Review: SUPERHOT VR

Superhot VR is the popular first person shooter where time moves only when you move, but this time in the virtual world. An engaging and fun to play FPS, the gameplay makes you feel like you are in the matrix, using your mind and body to dodge bullets, in a visually surreal environment.

The gameplay is all about your movement and that of the oncoming bullets, outnumbered by the enemy, in a series of scenarios, using different weapons to shoot, slice and move your body towards survival. It’s a unique FPS design that’s extremely fun and addictive. Having played both the VR and non-VR versions of the game, I recommend getting Superhot VR if you enjoy the original, as the gameplay is the same, but the experience is completely different in VR, and I equally enjoy playing both versions of the game. The VR controls are perfect and super smooth, leaving you with that that matrix feel. The challenge of the gameplay gives it lots of replayablity.

It seemed a touch more aliased than it should have been, and super-sampling can only help you so much, because of the constant red+blank on white color contrast, but of course it runs well. I loved the intermission scenes in the little apartment, with all that computer crap everywhere. The ‘campaign’ mode will probably be over before you know it, but there are plenty of other modes to enjoy in your subsequent sessions.

Now onto the problems with the game. It’s just so much fun. However, I beat the game in only 1 hour. That is VERY short for the main campaign. Although I died a few times and had to restart a few levels, maybe I’m just that amazing at the game? I doubt it. Luckily, when you beat the game you will unlock a few challenges, but they aren’t as substantial as the main game. You can try to speedrun levels, or turn on an only headshot mode, or a survival mode where you kill as many enemies as possible. Again, they aren’t as fun as the vanilla game, but they will extend that 1 hour playtime a little bit.

Another issue I had with the game is everything is picked up using the side grip buttons. After a while, your fingers will really start to hurt, as the position of those buttons isn’t very natural and doesn’t lend itself well to being held for extended periods of time. I understand why they did it like this though.

This allows you to hold onto a gun, and free up the trigger button for actual shooting. After you’ve shot your 5 bullets, your gun will run out and you will want to throw it at an enemy as fast and easily as possible, which is when you just release the grip buttons and it will go flying. If they had any other system, I don’t think it would work as well.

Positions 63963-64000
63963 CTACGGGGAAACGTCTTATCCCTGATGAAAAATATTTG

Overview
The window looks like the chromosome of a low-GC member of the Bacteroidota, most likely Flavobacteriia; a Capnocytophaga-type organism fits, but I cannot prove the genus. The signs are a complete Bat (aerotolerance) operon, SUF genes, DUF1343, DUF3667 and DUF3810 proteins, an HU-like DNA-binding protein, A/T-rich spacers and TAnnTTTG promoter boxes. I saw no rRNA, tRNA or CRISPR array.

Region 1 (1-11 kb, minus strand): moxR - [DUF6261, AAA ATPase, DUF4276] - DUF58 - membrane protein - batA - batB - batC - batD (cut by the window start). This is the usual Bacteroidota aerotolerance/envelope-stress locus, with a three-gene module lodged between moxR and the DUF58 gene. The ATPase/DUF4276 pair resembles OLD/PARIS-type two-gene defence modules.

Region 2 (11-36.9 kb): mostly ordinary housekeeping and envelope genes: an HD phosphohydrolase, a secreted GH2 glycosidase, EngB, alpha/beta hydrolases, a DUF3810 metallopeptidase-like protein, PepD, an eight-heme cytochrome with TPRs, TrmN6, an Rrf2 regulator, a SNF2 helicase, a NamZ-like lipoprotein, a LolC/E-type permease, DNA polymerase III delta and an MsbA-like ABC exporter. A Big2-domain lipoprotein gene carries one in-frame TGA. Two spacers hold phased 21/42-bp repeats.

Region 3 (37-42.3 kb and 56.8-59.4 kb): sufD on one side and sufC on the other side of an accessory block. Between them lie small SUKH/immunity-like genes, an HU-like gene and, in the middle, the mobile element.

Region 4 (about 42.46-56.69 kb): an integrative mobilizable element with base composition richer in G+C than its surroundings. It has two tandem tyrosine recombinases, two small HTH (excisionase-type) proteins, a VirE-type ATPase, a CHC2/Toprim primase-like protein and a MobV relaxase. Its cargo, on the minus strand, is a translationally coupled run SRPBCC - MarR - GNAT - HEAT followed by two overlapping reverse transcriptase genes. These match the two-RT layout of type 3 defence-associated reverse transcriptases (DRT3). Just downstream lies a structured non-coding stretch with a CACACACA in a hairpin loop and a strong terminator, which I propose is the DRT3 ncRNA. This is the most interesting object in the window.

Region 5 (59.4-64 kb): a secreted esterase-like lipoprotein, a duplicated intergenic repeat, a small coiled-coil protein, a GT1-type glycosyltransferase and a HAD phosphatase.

Still, that doesn’t change the fact that it can be quite painful after a while, which sucks.

One tiny thing to point out is, sometimes while you’re waiting for a bullet to pass by you, or waiting for a gun to fall into position, you want to keep your head out of the way while at the same time speeding up time. So you’ll kinda just move your hands around to speed up time. It’s not really an actual problem, but it feels a bit silly at times and might make you feel a little bit less immersed at times.

One final problem is the lack of menus. It can be a bit frustrating when you’re playing a challenge and want to restart if you know you aren’t going to, for example, get the fastest time in this level. There’s nothing you can do other than wait for an enemy to kill you. This won’t affect you much, but it would still be a welcome addition.

PROS:

+ Geat visuals and art.
+ Interesting way to progress.
+ Great game mechanics.
+ Occasional humour.
+ Gameplay feels just right.
+ Lots of modes to play through after the main “story mode”.
+ Works great with Oculus Rift + Touch.

CONS:

– Each level has about 5 stages, but if you fail any stage, you have to start the level over.
– Animations can be a bit underwhelming in some situations (dying enemies seem like only semi-ragdolls).
– Sometimes shooting behind objects doesn’t work because of invisible walls.

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